Entertainment / Movie

5 Thoughts I Had While Watching ‘Extraction’

Written by John DeVore | April 28, 2020 07:49:47

knew a drunk once who would hide things from himself when he was sober. For instance, he’d save money by tucking a couple of twenty-dollar bills in a book he knew he’d never pick up when plastered. Voila, forty bucks saved. But this guy was kind to his inebriated alter-ego, too. He’d buy foods he knew he’d love to eat after stumbling home from the bar, like Eggos. It’s always a nice surprise to find things you forgot you bought.

This is what I imagine Netflix is like: they produce blockbusters and then forget about them until the day before they’re supposed to be released. This is how I found out about the new action movie Extraction.

Last Thursday was when I learned Netflix was going to drop a $65 million dollar shoot ’em up starring one of the stars of the biggest movie franchise of all time. The movie dropped on Friday. It’s an international action thriller about a very sad soldier of fortune played by Chris Hemsworth hired to rescue the kidnapped son of an Indian drug lord from a rival gang in Bangladesh.

(Extraction is a boring name. This movie should have been called Slumdog Ragnarok.)

A big star. A big budget. Sure, the director is a newbie, but an experienced stunt-man who had worked with Hemsworth on those underappreciated Marvel movies. Extraction is pretty good. But I’m a sucker for this kind of trash.

The Netflix algorithm is mysterious but it knows my secret heart. I am a sensitive man. A pacifist who does not believe in violence. But I fucking adore action movies. (Now that I think about it I guess Netflix would know if I watched their ridiculous Michael Bay-directed circus of mayhem 6 Underground starring human wink Ryan Reynolds at least a dozen times.)

There are more important film genres but few are as much fun or as viscerally satisfying. An action movie is about a person pushed too far. They burst with emotion. Action movies are musicals with knuckles.

They sell the seductive fantasy that, yes, you can punch away your troubles. I know you can’t really do this. I’m a rational man who has faith in reason. I use my words when frustrated or scared or threatened. But wouldn’t it be great if I could stuff a grenade down the throat of my anxieties?

Action movies are collections of cliches and I look forward to each like the melodies of my favorite pop songs. I could watch an endless supercut of heroes loading guns with ammunition. My favorite one-liner of all time is from Arnold Schwarzenegger’s 1985 bone-cruncher Commando. In it, co-star Rae Dawn Chong asks Ah-nuld: “What you do with Sully?” “I let him go,” is his sillypants response. You see *snicker* Arnold had just dangled Sully over a cliff and then *snicker* let him fall to his death.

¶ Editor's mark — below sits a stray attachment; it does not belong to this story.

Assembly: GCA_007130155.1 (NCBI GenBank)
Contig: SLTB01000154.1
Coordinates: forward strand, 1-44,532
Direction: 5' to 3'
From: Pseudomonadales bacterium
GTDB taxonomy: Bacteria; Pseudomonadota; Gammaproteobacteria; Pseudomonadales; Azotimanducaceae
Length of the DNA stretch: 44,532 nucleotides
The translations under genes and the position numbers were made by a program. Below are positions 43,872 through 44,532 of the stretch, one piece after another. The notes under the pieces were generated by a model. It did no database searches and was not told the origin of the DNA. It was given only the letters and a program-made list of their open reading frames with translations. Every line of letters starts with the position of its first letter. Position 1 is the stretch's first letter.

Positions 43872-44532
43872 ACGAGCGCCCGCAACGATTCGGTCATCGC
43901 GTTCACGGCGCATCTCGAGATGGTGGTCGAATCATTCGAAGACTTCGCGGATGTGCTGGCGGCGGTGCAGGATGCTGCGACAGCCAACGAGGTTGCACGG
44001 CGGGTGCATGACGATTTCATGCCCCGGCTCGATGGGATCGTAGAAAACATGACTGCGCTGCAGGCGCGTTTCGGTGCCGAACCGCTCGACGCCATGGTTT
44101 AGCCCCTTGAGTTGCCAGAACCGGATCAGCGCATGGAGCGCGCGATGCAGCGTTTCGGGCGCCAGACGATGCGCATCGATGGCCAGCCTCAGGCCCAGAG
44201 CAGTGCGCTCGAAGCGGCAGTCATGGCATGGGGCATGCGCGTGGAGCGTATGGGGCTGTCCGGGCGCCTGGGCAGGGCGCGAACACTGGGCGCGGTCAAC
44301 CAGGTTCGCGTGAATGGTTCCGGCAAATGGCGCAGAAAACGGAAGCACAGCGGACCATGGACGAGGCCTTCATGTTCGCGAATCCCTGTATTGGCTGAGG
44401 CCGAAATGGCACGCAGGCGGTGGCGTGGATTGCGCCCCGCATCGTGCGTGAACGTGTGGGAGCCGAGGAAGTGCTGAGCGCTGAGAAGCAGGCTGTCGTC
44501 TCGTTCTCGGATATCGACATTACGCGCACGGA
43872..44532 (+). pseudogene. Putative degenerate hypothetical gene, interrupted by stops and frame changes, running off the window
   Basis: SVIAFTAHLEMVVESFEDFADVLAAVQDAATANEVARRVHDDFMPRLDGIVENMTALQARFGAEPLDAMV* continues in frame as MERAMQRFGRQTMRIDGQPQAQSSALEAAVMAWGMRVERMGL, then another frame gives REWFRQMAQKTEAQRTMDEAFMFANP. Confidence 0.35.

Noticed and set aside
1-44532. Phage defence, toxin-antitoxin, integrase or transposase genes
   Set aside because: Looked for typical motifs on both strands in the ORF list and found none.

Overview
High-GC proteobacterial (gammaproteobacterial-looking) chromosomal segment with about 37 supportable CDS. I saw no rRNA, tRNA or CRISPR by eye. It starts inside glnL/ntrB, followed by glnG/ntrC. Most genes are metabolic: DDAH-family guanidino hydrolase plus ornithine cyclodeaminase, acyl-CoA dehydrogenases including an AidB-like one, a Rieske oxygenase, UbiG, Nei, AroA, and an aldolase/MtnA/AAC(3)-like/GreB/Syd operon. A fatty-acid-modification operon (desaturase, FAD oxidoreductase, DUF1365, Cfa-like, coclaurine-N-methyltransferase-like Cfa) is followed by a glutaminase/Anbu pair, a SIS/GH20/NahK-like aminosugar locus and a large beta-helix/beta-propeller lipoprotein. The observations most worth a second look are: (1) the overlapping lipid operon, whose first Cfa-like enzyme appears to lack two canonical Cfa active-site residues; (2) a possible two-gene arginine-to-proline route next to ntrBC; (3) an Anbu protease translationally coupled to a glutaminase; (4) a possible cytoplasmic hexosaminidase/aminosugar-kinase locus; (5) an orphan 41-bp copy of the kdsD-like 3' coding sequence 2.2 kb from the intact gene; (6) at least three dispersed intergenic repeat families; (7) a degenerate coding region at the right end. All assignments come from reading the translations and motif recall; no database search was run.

I’m a big fan of scenes where heroes patch themselves up. In fact, last year I wrote an entire essay about self-surgery scenes in action movies.

There are no morbid zingers in Extraction, sadly. However, there is ALOT of ammunition. Also: a couple of superb, and gag-inducing, knife fights. And there is a brief self-surgery scene. But, wait, there’s more: a deadly mission, a betrayal, and a fairly recent action convention I call The Gladiator, named after the 2000 sword-and-sandal saga starring a young Russel Crowe. The Gladiator is when a badly wounded hero woozily imagines reuniting with his deceased family members.

The star of Extraction, however, is Thor himself. Chris Hemsworth is an excellent bulldozer-sized badass. He’s The Living Spirit of Bacon. His character, a pill-popping killing machine for hire with a death wish, is named Tyler Rake. During one fight he kills someone with an actual rake. I don’t think it was a joke. I chuckled, though, when he throws a soldier at another soldier. There’s a truly breathtaking 12-minute single-take action scene through the streets of Dhaka, Bangladesh, too. The intense sequence includes lots of running, shooting, stabbing, punching, and two, count ’em two, car chases. Don’t blink or you’ll miss the explosions, too.